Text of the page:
September 01, 2015

Denali: Americans Have no Aversion to Indian Place Names.

Why the sudden urgency to change the name of Mt. McKinley to Denali? To judge the rhetoric, one might think that, historically, Americans have had some sort of aversion to employing Indian words when naming important American places. However, history teaches us this does not seem to be the case.

America has thousands of Indian, Native Alaskan and Native Hawaiian place names including the names of nearly half its states, including my native state of Massachusetts. The others are: Connecticut, Delaware, Alabama; Mississippi, Arkansas, Kansas; Oklahoma, Nebraska, Iowa; N. Dakota, S. Dakota, Wisconsin; Minnesota, Michigan, Illinois; Indiana, Ohio, Kentucky; Tennessee, Utah, Idaho, Alaska and Hawaii.

The other odd thing is that Mt. McKinley has been located in the Denali National Park and Preserve established in 1917. One could see if there was some aversion to using the word Denali, but there obviously wasn’t, indicating naming (re-naming) the mountain, Mt. McKinley, wasn’t done out of some form of racism. In other words: it doesn’t appear there was any great injustice to correct.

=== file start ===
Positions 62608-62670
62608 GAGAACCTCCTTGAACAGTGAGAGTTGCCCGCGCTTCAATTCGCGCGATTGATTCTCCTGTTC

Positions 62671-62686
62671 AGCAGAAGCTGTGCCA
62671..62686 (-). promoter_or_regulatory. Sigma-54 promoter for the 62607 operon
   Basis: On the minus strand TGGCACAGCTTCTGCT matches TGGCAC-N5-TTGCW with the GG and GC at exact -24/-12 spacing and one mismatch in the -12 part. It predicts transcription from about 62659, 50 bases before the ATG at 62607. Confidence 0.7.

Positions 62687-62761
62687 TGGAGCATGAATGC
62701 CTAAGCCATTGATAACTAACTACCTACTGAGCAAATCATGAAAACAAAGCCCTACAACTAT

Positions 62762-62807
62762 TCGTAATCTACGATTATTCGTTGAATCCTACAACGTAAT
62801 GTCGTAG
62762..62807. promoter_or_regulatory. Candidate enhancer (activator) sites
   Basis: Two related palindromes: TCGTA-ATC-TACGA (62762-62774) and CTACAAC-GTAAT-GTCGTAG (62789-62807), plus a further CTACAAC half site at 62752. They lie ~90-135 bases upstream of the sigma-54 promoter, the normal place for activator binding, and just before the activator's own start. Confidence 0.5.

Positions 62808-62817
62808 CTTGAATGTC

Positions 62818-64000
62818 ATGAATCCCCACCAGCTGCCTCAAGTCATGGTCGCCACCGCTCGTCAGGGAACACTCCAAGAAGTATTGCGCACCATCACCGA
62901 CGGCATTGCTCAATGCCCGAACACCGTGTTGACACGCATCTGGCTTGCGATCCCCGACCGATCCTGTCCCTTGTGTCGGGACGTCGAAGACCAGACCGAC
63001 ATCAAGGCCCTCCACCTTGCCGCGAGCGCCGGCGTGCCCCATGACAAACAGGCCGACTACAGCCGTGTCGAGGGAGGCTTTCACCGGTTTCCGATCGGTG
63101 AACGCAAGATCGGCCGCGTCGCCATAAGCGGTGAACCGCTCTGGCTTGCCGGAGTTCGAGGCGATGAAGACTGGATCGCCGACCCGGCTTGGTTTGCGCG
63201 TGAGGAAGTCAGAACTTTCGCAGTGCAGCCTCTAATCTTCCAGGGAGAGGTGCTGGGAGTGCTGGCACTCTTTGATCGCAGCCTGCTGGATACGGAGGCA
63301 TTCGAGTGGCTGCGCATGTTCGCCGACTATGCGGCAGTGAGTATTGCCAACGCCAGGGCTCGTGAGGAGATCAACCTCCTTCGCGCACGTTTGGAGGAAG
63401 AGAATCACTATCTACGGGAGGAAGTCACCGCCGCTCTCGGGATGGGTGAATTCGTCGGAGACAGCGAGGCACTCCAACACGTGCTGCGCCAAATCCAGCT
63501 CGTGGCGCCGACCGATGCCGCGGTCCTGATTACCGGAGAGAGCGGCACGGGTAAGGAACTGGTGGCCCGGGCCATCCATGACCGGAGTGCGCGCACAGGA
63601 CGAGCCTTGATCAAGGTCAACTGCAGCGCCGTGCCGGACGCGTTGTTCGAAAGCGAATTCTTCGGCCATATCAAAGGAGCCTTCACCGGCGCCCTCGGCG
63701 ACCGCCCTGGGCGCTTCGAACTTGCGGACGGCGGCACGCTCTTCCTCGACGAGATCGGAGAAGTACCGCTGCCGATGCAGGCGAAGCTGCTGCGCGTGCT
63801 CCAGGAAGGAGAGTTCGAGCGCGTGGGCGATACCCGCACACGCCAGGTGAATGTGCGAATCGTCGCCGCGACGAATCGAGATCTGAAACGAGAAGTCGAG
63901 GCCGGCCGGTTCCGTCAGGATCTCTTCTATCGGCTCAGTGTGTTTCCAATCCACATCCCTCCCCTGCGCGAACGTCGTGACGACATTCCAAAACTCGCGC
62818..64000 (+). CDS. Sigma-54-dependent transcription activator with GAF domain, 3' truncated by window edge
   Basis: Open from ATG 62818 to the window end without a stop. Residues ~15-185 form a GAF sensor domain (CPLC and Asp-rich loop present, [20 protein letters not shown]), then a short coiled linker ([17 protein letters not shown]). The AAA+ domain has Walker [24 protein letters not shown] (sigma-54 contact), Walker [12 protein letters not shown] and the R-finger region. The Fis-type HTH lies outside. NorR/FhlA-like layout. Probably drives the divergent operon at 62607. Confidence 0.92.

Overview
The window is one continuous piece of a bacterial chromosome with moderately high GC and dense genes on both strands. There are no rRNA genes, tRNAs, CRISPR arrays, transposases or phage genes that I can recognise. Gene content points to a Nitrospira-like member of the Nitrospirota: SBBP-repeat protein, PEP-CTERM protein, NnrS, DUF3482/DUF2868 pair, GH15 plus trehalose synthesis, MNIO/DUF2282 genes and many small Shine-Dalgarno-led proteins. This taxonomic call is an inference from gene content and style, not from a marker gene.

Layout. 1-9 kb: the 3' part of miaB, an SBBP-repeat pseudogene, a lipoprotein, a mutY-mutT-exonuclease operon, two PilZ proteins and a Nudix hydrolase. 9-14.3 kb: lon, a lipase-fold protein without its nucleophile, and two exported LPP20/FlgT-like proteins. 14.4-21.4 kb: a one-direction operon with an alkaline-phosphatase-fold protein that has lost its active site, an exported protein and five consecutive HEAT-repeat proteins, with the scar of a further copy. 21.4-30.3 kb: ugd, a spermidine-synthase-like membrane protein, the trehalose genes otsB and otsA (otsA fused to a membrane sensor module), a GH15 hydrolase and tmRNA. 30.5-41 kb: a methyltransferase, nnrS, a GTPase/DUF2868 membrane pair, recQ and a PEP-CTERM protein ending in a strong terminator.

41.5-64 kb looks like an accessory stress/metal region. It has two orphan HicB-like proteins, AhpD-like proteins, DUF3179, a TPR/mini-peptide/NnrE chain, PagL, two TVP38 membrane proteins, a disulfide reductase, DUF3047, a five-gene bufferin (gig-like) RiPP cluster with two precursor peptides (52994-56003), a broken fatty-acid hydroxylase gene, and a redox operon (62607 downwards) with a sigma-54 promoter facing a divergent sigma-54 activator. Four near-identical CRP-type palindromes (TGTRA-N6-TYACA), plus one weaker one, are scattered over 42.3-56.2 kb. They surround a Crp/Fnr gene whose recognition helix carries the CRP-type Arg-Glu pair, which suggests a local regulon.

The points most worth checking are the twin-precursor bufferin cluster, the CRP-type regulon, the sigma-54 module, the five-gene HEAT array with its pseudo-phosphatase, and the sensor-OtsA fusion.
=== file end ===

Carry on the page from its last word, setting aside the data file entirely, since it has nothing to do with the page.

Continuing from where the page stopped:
So, what is one left with? Politics. Plain and simple, President Obama needed a prop to enhance an Alaska visit that will make him the first sitting U.S. president to travel above the Arctic Circle, where he will drone on about the horrors of Global Warm… uh, Climate Change… blah, blah, blah.

While I happen to prefer the name Denali, there are some interesting issues to consider regarding this presidential, political maneuver: If it took an act of congress to create the name, how is it right for a president to unilaterally change it simply for political expediency, and to couch the move as some sort of overdue repair of some historical, racial slight? Mt. McKinley/Denali has also been known by other Alaskan native names besides Denali—so, why Denali? Is this fair to other natives who knew (know) the mountain by another name?

Mr. Obama has demonstrated time and again he is no fan of any of America’s venerable traditions–except, perhaps, for dirty politics. He seems to have no respect for American traditions, which is bad enough, but he also seems to have no respect for our constitutional government or established laws.


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